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ISSN: 2329-8790
Journal of Hematology & Thromboembolic Diseases
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Polycythemia Vera and Acute Coronary Syndromes: Pathogenesis, Risk Factors and Treatment

Gouri Adel1*Dekaken Aoulia2Yekhlef Amina3Bentorki Ahmed Aymen1Nabil Mohie Abdel-Hamid4
1Pharm. D, Laboratory of Medical Biochemistry, IBN ZOHR Hospital, Guelma 24000, Algeria
2Department of Internal Medicine and Cardiology, EL OKBI Hospital, Guelma 24000, Algeria
3Department of Hematology, IBN ZOHR Hospital, Guelma 24000, Algeria
4Professor, Diagnostic Laboratory, Abtal El-Faluga Street, Mit-Gomre, Dakahlia 002050, Egypt
Corresponding Author : Gouri Adel
Head of Laboratory of Medical Biochemistry
IBN ZOHR Hospital, Guelma 24000, Algeria
Tel: 21366088226
Fax: 21338871421
E-mail: [email protected]
Received January 06, 2013; Accepted March 12, 2013; Published March 16, 2013
Citation: Adel G, Aoulia D, Amina Y, Aymen BA, Abdel-Hamid NM (2013) Polycythemia Vera and Acute Coronary Syndromes: Pathogenesis, Risk Factors and Treatment. J Hematol Thromb Dis 1:107. doi:10.4172/2329-8790.1000107
Copyright: © 2013 Adel G, et al. This is an open-access article distributed under the terms of the Creative Commons Attribution License, which permits unrestricted use, distribution, and reproduction in any medium, provided the original author and source are credited.
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Polycythemia vera is a chronic myeloproliferative disorder marked by significant thrombotic complications.
Myocardial infarction and heart failure is the most common cause of death. Mechanisms involved in the pathogenesis of these complications are not yet well elucidate; erythrocytosis and quantitative platelet abnormalities may play a major role in the development of thrombosis and ischemia. Age older than 60 years and prior history of thrombosis are the two main risk factors. Evidence for the prevention and treatment of specific cardiovascular complications in PV is too scarce. However, current evidence supports the use of hydroxyurea as the initial choice of cytoreductive agent in PV patients with acute coronary syndrome.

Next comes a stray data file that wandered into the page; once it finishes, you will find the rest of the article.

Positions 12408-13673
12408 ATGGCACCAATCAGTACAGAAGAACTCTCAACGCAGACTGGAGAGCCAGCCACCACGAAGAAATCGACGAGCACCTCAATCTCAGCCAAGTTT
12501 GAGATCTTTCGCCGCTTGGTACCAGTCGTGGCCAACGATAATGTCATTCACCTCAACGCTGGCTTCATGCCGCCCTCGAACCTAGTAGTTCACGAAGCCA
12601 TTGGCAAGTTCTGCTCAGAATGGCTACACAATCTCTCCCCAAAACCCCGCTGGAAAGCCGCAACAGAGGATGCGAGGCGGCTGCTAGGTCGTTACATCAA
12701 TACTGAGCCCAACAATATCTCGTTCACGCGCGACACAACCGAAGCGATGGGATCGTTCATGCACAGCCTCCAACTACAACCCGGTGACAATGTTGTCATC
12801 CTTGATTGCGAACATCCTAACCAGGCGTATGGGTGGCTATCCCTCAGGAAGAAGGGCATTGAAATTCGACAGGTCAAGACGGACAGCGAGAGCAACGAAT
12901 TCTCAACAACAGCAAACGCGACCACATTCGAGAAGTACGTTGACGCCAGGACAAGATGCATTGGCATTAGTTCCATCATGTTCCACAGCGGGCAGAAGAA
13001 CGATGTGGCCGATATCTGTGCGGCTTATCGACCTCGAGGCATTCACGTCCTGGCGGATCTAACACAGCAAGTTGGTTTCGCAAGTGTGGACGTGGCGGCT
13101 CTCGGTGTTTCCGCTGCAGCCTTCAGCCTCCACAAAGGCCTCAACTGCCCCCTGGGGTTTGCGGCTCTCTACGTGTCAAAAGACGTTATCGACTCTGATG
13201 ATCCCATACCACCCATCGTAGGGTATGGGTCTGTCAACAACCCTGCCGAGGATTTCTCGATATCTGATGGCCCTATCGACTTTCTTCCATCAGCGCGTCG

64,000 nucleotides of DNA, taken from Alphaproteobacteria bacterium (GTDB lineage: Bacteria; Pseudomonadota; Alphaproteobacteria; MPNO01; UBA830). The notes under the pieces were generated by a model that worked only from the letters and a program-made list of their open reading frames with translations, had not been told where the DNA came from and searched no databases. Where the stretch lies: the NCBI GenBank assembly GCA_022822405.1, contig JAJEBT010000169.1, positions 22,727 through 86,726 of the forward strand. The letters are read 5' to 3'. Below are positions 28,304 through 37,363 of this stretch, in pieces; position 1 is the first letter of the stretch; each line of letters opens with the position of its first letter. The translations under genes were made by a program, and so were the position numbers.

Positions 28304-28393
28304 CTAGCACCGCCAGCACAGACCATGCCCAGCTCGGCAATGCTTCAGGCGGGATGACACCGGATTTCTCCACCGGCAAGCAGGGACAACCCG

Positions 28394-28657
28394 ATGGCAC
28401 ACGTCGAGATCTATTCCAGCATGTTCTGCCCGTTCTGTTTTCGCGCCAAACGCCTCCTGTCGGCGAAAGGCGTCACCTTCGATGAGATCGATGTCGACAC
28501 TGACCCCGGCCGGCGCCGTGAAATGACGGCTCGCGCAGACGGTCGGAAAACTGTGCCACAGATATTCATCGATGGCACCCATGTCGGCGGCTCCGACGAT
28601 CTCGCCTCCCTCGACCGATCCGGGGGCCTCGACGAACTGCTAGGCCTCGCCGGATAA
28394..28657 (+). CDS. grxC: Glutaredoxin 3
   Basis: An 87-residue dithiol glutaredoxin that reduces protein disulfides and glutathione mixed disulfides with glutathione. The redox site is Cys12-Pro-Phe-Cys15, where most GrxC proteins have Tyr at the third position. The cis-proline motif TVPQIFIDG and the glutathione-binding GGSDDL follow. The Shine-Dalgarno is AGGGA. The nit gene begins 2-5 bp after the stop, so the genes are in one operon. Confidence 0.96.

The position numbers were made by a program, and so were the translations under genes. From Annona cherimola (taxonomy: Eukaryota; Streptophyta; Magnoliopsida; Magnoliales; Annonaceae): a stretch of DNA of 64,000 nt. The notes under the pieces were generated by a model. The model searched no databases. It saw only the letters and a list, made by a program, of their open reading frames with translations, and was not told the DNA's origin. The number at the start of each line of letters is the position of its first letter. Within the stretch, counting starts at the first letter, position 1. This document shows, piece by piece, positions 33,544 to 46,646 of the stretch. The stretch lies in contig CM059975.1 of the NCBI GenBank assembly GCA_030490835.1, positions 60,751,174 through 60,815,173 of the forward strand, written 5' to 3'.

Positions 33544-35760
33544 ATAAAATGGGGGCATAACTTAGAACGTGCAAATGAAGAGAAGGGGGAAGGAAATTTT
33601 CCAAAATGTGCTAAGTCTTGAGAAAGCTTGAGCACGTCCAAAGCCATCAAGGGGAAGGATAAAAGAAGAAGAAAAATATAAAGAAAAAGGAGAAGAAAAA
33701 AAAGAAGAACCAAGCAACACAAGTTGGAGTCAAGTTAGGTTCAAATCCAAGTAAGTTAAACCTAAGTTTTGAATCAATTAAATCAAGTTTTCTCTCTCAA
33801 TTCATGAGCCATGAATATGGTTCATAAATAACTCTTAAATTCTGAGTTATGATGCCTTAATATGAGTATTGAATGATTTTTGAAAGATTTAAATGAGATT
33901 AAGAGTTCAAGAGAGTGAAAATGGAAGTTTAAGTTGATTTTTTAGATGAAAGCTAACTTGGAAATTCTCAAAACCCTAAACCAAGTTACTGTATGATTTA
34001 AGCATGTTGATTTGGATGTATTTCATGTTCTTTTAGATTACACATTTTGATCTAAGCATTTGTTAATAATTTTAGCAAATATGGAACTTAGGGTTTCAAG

Myocardial infarction; Polycythemia vera; Pathogenesis; Risk factors; Prevention; Treatment
Polycythemia Vera (PV) is a chronic myeloproliferative disorder, involving a multipotent hematopoietic progenitor cell, which causes in general an increased production of red cells, granulocytes and platelets, but most significantly in erythrocytes, which leads to hyperviscosity and an increased risk of thrombosis.
Bleeding, thrombotic, and vascular complications are the major causes of morbidity and mortality in PV, occurring in 40 to 60% of the patients [1,2]. Myocardial infarction (MI) and heart failure is the most common cause of death [3].
The pathophysiology of thromboembolic events in polycythemia Vera has not been elucidated, but many factors are involved: increases in hematocrit and blood hyperviscosity, stimulation of platelet aggregation and thrombogenesis, the presence of leukocytosis, rigidity of the membrane and intimal proliferation [4-6].
Advanced age and a prior history of thrombosis are the two most important risk factors for vascular complications; hypercholesterolemia, hypertension, smoking, and diabetes have been recognized as predictors of thrombosis [7-10]. Furthermore, thrombosis often complicates treatment in patients with PV and modest hematocrit elevations (50- 60%) [11].
Myocardial infarction and sudden death are complications of newly diagnosed or untreated PV; they occur most often in elderly people (≥ 65 years) with underlying coronary artery disease [12]. However, younger patients with PV who are free from coronary artery disease can also be affected, and sometimes the outcome is death [12,13].
Cytoreductive treatment of blood hyperviscosity by phlebotomy or chemotherapy and antiplatelet therapy with low-dose aspirin have dramatically reduced the number of thrombotic complications and substantially improved survival [14].
This review highlights recent breakthroughs in the pathogenesis, risk factors, prevention, and treatment of myocardial infarction in PV.
Thrombotic occlusion of large arterial vessels is also a frequent finding in PV and generally involves cerebral and coronary vessels. Acute coronary syndromes have been often reported to occur in patients without risk factors and with normal coronary arteries [13,15-17].
Several mechanisms are implicated:
The hematocrit is the major determinant of whole blood viscosity, increased hematocrit level is associated with decreased cerebral blood flow rate and contribute to the thrombotic tendency in PV. In addition to increased blood viscosity, the axial migration of red cells occurs with displacement of platelets to the mural plasmatic zone, exposing them to maximal vessel wall shearing forces; erythrocytosis enhances platelet-vascular interactions, especially at the high shear rates found in arterioles and capillaries [18]. The increased mass of red cells in PV may also contribute to heightened platelet activation [19].